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Journal of General Internal Medicine

, Volume 34, Issue 6, pp 992–998 | Cite as

Provider Counseling and Weight Loss Outcomes in a Primary Care-Based Digital Obesity Treatment

  • Megan McVayEmail author
  • Dori Steinberg
  • Sandy Askew
  • Gary G. Bennett
Original Research

Abstract

Background

Primary care-based digital health weight loss interventions offer promise for addressing obesity in underserved populations.

Objectives

To determine if primary care providers’ weight counseling is associated with weight change during a weight loss intervention.

Design

This is a secondary analysis of a randomized clinical trial testing a 12-month primary care-based digital health weight loss intervention.

Participants

Participants were community health center patients with body mass indexes of 30–44.9 kg/m2.

Interventions

The weight loss intervention included tailored behavioral goal setting; weekly goal monitoring via text messaging or interactive voice response calls; counseling calls; skills training material; and participant-tailored recommendations for provider counseling.

Main Measures

At 6 and 12 months, participants’ weight was measured and they reported if their provider delivered weight counseling (general or intervention-specific) at their most recent visit and their perception of providers’ empathy. Providers’ documentation of weight counseling was extracted from health records.

Key Results

Participants (n = 134–141) were predominantly female (70%) and African American (55%) with a mean age of 51 years and BMI of 36 kg/m2. Participant-reported provider weight counseling was not associated with weight change. However, participants whose providers documented intervention-specific counseling at any point during the intervention (n = 35) lost 3.1 kg (95% CI 0.4 to 5.7 kg) more than those whose providers documented only general weight counseling (n = 82) and 4.0 kg (95% CI 0.1 to 7.9 kg) more than those whose providers did not document weight counseling (n = 17). Perceptions of provider empathy were associated with greater weight loss from 6 to 12 months (0.8 kg per measure unit, 95% CI 0.07 to 1.5 kg, p = .03).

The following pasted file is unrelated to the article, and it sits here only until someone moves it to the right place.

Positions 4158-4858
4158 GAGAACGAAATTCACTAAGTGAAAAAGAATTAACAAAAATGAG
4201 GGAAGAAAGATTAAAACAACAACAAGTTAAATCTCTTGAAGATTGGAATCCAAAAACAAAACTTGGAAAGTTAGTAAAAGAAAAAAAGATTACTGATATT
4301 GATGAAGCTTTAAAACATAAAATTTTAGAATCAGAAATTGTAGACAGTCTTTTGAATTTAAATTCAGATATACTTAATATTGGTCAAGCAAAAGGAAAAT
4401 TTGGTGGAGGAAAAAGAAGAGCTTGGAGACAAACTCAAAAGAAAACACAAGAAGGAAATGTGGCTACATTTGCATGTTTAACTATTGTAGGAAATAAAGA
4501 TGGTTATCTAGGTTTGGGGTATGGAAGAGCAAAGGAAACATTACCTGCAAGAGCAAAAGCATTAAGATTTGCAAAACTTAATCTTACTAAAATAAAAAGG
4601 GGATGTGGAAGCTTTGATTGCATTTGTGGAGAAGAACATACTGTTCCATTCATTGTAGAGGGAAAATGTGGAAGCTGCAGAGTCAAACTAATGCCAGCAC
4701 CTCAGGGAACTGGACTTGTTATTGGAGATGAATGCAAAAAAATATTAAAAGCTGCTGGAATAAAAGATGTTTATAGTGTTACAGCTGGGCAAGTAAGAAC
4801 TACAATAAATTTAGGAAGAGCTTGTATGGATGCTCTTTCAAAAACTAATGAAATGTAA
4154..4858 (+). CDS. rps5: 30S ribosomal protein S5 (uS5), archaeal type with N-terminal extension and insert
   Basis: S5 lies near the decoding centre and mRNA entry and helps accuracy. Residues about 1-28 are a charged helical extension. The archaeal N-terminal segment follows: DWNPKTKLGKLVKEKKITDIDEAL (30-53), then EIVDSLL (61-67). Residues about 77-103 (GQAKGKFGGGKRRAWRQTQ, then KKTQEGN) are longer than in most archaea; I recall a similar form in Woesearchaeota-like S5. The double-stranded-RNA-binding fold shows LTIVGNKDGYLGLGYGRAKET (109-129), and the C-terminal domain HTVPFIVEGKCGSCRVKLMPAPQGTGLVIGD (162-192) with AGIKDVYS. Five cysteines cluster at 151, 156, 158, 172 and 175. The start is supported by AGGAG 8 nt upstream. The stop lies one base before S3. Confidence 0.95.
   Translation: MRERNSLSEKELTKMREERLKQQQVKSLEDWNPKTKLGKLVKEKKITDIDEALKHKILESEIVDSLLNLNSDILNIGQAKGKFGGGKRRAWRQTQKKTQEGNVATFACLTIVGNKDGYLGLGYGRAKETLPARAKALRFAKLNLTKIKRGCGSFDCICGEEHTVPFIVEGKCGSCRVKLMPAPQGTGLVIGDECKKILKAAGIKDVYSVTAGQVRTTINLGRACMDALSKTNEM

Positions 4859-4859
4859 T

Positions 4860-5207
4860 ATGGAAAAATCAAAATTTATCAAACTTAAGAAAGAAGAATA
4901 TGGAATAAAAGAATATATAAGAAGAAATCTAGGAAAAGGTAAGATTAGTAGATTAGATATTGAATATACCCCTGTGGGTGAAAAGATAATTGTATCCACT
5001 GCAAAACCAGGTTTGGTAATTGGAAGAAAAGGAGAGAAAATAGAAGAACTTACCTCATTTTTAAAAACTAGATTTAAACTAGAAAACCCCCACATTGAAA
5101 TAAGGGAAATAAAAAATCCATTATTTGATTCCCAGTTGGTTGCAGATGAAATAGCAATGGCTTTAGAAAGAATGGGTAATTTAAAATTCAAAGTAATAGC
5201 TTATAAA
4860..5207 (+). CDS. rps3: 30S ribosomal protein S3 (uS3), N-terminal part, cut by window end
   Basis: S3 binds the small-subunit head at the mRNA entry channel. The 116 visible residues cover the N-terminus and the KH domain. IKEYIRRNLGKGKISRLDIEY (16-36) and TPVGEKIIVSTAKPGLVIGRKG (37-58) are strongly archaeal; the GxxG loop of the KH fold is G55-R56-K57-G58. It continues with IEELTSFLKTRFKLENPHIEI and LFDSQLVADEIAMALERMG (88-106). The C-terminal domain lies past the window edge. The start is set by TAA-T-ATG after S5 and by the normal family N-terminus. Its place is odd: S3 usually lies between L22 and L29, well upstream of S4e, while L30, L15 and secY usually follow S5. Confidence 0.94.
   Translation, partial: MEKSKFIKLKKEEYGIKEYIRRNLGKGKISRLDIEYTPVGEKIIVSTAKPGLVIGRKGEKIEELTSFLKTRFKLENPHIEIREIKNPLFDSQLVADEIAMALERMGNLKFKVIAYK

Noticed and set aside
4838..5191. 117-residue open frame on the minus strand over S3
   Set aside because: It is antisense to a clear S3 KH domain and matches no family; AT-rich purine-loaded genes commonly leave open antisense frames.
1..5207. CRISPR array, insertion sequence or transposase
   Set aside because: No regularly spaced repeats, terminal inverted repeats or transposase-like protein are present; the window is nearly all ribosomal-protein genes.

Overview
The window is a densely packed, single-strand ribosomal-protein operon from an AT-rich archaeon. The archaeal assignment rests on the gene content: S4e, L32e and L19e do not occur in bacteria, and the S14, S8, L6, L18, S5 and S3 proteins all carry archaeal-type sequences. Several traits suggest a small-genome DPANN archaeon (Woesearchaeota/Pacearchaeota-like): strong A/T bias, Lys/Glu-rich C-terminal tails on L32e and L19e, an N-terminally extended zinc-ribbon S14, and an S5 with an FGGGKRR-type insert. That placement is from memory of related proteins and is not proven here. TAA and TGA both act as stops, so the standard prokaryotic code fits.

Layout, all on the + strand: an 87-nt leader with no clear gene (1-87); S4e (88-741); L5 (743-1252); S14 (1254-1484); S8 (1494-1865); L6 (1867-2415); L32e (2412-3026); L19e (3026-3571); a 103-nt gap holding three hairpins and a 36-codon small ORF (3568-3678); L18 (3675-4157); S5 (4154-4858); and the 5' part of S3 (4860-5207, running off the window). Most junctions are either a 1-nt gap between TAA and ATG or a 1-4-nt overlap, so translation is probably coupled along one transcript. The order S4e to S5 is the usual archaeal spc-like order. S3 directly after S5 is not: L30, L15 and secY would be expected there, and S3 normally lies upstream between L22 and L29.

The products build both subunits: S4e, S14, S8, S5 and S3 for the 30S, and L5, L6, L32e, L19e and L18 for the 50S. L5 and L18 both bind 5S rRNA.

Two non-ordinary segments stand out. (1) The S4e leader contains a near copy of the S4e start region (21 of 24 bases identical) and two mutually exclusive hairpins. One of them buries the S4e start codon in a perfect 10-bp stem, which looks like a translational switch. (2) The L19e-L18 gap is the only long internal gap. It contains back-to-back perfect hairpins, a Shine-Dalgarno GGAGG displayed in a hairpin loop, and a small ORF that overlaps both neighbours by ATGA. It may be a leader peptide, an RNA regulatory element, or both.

Conclusions

Provider counseling that focuses specifically on engagement in a weight loss intervention may enhance weight loss outcomes relative to more general weight loss advice. Counseling that enhances patients’ perceptions of empathy may be most beneficial for patients’ weight loss.

Trial Registration

NCT 01827800

KEY WORDS

weight loss primary health care obesity community health centers vulnerable populations 

Notes

Acknowledgements

We wish to acknowledge the Track study participants and the health care providers for making this research possible. We also acknowledge the research assistants who assisted with data collection on EHR provider counseling data, Jacob Christy and Jasmine Burroughs.

Funding Information

This research is funded in part by the following grants: R01DK093829 to Dr. Gary Bennett; K23HL127334 to Dr. Megan McVay; K12HD043446 to Dr. Dori Steinberg.

Compliance with Ethical Standards

Conflict of Interest

Gary Bennett holds equity in Coeus Health, LLC, and serves on the scientific advisory board of Nutrisystem, is a member of the board of directors at Girl Trek, and is a past president and a member of the board of directors at the Society of Behavioral Medicine. All remaining authors declare that they do not have a conflict of interest.

Supplementary material

11606_2019_4944_MOESM1_ESM.docx (18 kb)
ESM 1 (DOCX 17 kb)

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Copyright information

© Society of General Internal Medicine 2019

Authors and Affiliations

  • Megan McVay
    • 1
    Email author
  • Dori Steinberg
    • 2
    • 3
  • Sandy Askew
    • 3
  • Gary G. Bennett
    • 3
    • 4
  1. 1.Department of Health Education and BehaviorUniversity of FloridaGainesvilleUSA
  2. 2.School of NursingDuke UniversityDurhamUSA
  3. 3.Duke Global Digital Health Science Center, Duke Global Health InstituteDuke UniversityDurhamUSA
  4. 4.Department of Psychology and NeuroscienceDuke UniversityDurhamUSA

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